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In economics, fixed costs are business expenses that are not dependent on the activities of the business  They tend to be time-related, such as salaries or rents being paid per month. This is in contrast to variable costs, which are volume-related (and are paid per quantity).
In management accounting, fixed costs are defined as expenses that do not change in proportion to the activity of a business, within the relevant period. For example, a retailer must pay rent and utility bills irrespective of sales.
 Areas of confusion
Fixed costs should not be confused with sunk costs. From a pure economics perspective, fixed costs may not be fixed in the sense of invariate; they may change (and probably will over time), but are fixed in relation to the quantity of production for the relevant period. For example, a company may have unexpected and unpredictable expenses unrelated to production. On the other hand, production output may vary sharply without changing the fixed costs.
Strictly speaking, there is not absolute fixed cost in long-run if the relevant range is long enough. Investments in facilities, equipment, and the basic organization that can’t be significantly reduced even for short periods of time without making fundamental changes are referred to as committed fixed costs. Discretionary fixed costs usually arise from annual decisions by management to spend on certain fixed cost items.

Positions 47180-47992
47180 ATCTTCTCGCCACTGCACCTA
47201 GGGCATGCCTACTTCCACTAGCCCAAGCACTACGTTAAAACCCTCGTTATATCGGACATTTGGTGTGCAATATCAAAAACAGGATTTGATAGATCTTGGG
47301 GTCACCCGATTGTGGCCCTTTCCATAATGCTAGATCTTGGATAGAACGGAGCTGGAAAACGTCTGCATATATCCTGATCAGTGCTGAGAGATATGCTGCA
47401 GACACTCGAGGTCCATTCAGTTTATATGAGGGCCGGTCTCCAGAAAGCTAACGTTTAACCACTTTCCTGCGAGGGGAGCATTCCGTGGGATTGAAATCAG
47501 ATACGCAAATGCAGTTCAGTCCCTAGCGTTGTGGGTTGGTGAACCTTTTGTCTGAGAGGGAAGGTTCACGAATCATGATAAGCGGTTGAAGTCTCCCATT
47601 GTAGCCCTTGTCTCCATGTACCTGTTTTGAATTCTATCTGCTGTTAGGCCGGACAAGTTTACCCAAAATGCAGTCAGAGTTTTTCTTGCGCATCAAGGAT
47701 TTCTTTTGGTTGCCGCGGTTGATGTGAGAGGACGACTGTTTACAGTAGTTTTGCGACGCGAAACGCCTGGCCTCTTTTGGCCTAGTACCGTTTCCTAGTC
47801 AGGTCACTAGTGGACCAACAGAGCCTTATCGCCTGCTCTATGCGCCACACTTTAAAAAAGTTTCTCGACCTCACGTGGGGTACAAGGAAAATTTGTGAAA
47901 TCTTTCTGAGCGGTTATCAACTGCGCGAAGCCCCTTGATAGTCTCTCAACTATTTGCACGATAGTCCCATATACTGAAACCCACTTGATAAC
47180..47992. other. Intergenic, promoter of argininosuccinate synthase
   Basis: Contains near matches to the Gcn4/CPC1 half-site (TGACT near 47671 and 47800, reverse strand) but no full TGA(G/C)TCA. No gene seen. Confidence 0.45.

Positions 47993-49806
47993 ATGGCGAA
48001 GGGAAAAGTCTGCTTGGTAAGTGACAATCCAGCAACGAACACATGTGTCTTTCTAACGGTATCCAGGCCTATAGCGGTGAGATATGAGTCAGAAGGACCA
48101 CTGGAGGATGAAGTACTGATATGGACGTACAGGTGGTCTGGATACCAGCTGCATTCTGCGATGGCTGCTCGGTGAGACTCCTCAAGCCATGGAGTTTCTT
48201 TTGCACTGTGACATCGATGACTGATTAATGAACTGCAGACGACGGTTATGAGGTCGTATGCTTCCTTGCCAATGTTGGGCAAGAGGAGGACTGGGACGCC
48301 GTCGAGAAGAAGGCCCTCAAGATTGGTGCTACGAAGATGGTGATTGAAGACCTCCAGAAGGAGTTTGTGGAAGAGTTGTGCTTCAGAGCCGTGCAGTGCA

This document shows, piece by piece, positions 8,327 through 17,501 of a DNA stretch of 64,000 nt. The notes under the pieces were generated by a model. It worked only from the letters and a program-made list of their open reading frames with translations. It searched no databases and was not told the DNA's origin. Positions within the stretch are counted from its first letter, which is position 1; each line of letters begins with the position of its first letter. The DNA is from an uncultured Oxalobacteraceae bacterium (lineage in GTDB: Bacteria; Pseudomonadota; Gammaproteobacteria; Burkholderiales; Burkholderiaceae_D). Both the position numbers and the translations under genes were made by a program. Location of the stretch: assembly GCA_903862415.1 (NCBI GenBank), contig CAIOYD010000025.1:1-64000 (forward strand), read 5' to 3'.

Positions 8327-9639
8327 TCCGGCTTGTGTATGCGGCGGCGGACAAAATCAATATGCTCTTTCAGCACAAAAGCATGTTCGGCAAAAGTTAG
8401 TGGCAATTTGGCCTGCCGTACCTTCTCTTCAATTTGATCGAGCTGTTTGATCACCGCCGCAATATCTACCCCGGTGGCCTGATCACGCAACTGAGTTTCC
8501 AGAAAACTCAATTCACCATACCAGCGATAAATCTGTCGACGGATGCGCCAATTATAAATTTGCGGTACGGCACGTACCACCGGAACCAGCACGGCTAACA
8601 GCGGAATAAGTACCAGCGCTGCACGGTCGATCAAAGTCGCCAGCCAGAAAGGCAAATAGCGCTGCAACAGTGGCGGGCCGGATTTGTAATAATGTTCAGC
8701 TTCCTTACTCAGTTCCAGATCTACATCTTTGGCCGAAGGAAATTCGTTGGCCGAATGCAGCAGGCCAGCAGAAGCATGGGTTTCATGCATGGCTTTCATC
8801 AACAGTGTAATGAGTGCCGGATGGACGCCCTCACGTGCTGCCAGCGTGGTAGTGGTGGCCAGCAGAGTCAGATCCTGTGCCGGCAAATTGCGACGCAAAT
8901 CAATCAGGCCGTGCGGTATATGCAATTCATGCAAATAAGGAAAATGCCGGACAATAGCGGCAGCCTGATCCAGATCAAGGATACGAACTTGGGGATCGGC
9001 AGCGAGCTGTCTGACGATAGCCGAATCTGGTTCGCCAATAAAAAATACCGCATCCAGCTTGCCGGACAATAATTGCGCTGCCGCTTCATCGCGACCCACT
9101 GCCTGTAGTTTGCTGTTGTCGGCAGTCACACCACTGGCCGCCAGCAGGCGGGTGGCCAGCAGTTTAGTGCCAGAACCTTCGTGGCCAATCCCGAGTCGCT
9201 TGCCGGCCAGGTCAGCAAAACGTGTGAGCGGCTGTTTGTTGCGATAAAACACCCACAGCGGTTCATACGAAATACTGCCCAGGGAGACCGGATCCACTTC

In business planning and management accounting, usage of the terms fixed costs, variable costs and others will often differ from usage in economics, and may depend on the intended use. Some cost accounting practices such as activity-based costing will allocate fixed costs to business activities, in effect treating them as variable costs. This can simplify decision-making, but can be confusing and controversial. 
In accounting terminology, fixed costs will broadly include almost all costs (expenses) which are not included in cost of goods sold, and variable costs are those captured in costs of goods sold. The implicit assumption required to make the equivalence between the accounting and economics terminology is that the accounting period is equal to the period in which fixed costs do not vary in relation to production. In practice, this equivalenceies does not always hold, and depending on the period under consideration by management, some overhead expenses (e.g. sales, general and administrative expenses) can be adjusted by management, and the specific allocation of each expense to each category will be decided under cost accounting.